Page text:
Image4_Identifying structural and dynamic changes during the Biliverdin Reductase B catalytic cycle.jpg (1.71 MB)

Image4_Identifying structural and dynamic changes during the Biliverdin Reductase B catalytic cycle.jpg

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posted on 2023-08-14, 04:17 authored by Eunjeong Lee, Matthew J. McLeod, Jasmina S. Redzic, Barbara Marcolin, Robert E. Thorne, Pratul Agarwal, Elan Zohar Eisenmesser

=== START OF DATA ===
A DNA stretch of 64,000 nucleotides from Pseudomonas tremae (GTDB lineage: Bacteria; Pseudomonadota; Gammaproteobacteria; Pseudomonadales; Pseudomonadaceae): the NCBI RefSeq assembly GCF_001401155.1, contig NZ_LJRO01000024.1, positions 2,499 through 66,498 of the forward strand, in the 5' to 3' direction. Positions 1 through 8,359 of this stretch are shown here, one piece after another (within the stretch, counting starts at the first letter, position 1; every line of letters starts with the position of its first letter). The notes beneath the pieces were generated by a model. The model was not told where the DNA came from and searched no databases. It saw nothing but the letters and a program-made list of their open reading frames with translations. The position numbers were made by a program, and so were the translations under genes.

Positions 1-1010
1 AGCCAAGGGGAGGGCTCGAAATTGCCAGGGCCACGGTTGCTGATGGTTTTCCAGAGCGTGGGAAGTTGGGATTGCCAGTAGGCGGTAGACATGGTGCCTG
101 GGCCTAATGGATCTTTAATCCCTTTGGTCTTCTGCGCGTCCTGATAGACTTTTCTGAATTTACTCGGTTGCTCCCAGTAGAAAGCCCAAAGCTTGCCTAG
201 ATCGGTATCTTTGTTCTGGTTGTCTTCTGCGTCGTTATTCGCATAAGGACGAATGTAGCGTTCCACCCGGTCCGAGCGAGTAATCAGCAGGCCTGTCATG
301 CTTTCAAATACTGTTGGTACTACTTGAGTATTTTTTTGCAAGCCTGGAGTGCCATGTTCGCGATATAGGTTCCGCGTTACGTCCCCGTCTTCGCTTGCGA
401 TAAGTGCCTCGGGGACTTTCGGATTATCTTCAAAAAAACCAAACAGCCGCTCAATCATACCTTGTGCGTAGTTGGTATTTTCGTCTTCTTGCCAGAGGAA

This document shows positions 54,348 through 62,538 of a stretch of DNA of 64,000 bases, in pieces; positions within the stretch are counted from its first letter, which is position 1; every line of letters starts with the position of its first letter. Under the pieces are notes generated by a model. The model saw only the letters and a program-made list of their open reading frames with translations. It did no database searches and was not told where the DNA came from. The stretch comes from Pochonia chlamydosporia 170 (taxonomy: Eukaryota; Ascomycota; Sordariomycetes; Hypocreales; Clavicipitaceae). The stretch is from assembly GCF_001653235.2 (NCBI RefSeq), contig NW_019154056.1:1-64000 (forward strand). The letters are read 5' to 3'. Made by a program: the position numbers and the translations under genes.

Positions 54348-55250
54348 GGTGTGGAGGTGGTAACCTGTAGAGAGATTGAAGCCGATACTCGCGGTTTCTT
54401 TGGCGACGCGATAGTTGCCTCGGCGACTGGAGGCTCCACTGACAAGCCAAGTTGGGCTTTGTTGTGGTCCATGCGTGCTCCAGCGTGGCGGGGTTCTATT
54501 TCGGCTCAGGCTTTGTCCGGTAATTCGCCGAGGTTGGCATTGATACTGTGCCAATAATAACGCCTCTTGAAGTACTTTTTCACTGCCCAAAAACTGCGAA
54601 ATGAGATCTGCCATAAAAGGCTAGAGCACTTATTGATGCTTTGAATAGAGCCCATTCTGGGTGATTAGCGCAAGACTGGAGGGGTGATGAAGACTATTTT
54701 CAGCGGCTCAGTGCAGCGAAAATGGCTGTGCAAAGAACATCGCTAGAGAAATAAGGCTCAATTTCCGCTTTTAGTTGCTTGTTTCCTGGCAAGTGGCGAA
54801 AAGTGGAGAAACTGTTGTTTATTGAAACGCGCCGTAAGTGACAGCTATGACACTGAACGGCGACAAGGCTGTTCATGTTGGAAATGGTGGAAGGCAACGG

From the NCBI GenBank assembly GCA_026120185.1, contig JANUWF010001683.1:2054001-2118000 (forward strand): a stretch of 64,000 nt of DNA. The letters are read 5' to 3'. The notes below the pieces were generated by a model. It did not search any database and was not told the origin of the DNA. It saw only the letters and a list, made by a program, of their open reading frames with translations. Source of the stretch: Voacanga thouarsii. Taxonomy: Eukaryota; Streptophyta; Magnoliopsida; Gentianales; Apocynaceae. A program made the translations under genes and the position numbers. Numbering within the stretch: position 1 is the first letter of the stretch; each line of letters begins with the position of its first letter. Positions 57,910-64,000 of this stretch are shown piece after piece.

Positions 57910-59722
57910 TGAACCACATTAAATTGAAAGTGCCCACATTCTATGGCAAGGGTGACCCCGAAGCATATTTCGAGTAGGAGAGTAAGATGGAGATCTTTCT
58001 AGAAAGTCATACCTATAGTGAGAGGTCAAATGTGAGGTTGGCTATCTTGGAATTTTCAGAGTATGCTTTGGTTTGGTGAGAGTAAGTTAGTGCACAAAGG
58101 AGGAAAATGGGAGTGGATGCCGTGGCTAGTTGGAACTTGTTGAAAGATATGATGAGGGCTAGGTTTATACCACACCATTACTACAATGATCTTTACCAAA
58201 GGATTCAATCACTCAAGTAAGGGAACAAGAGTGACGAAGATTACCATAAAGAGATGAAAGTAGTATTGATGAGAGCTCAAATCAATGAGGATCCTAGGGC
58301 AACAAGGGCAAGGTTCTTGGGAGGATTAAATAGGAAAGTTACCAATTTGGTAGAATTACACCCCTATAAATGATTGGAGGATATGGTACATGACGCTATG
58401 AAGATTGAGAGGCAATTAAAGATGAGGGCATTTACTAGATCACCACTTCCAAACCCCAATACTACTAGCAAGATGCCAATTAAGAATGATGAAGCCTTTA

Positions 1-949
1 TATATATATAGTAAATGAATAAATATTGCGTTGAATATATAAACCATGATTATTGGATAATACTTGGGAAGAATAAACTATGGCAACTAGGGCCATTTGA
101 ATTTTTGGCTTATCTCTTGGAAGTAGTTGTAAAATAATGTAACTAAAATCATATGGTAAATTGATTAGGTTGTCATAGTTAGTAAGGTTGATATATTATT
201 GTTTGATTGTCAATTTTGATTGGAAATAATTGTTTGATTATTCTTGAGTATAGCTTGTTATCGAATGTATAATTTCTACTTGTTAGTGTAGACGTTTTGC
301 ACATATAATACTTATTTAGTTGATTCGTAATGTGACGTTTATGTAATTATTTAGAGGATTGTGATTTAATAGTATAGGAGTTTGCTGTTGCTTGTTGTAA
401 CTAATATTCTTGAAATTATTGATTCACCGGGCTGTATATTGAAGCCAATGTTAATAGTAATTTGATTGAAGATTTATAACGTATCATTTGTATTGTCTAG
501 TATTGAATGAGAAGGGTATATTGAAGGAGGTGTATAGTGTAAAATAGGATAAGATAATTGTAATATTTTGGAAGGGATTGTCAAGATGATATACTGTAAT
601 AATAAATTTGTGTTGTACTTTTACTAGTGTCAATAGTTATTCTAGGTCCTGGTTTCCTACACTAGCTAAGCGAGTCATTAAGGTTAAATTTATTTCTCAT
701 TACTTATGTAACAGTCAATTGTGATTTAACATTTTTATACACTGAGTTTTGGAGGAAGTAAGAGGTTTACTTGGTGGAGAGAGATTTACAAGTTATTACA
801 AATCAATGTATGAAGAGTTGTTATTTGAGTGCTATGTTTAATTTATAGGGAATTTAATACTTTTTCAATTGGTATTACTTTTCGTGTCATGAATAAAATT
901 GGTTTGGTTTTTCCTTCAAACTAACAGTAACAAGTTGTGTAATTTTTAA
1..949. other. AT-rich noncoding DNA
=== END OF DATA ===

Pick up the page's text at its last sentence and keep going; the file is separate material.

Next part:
Biliverdin Reductase B (BLVRB) is an NADPH-dependent reductase that catalyzes the reduction of multiple substrates and is therefore considered a critical cellular redox regulator. In this study, we sought to address whether both structural and dynamics changes occur between different intermediates of the catalytic cycle and whether these were relegated to just the active site or the entirety of the enzyme. Through X-ray crystallography, we determined the apo BLVRB structure for the first time, revealing subtle global changes compared to the holo structure and identifying the loss of a critical hydrogen bond that “clamps” the R78-loop over the coenzyme. Amide and Cα chemical shift perturbations were used to identify environmental and secondary structural changes between intermediates, with more distant global changes observed upon coenzyme binding compared to substrate interactions. NMR relaxation rate measurements provided insights into the dynamic behavior of BLVRB during the catalytic cycle. Specifically, the inherently dynamic R78-loop that becomes ordered upon coenzyme binding persists through the catalytic cycle while similar regions experience dynamic exchange. However, the dynamic exchange processes were found to differ through the catalytic cycle with several groups of residues exhibiting similar dynamic responses. Finally, both local and distal structural and dynamic changes occur within BLVRB that are dependent solely on the oxidative state of the coenzyme. Thus, through a comprehensive analysis here, this study revealed structural and dynamic alterations in BLVRB through its catalytic cycle that are not simply relegated to the active site, but instead, are allosterically coupled throughout the enzyme.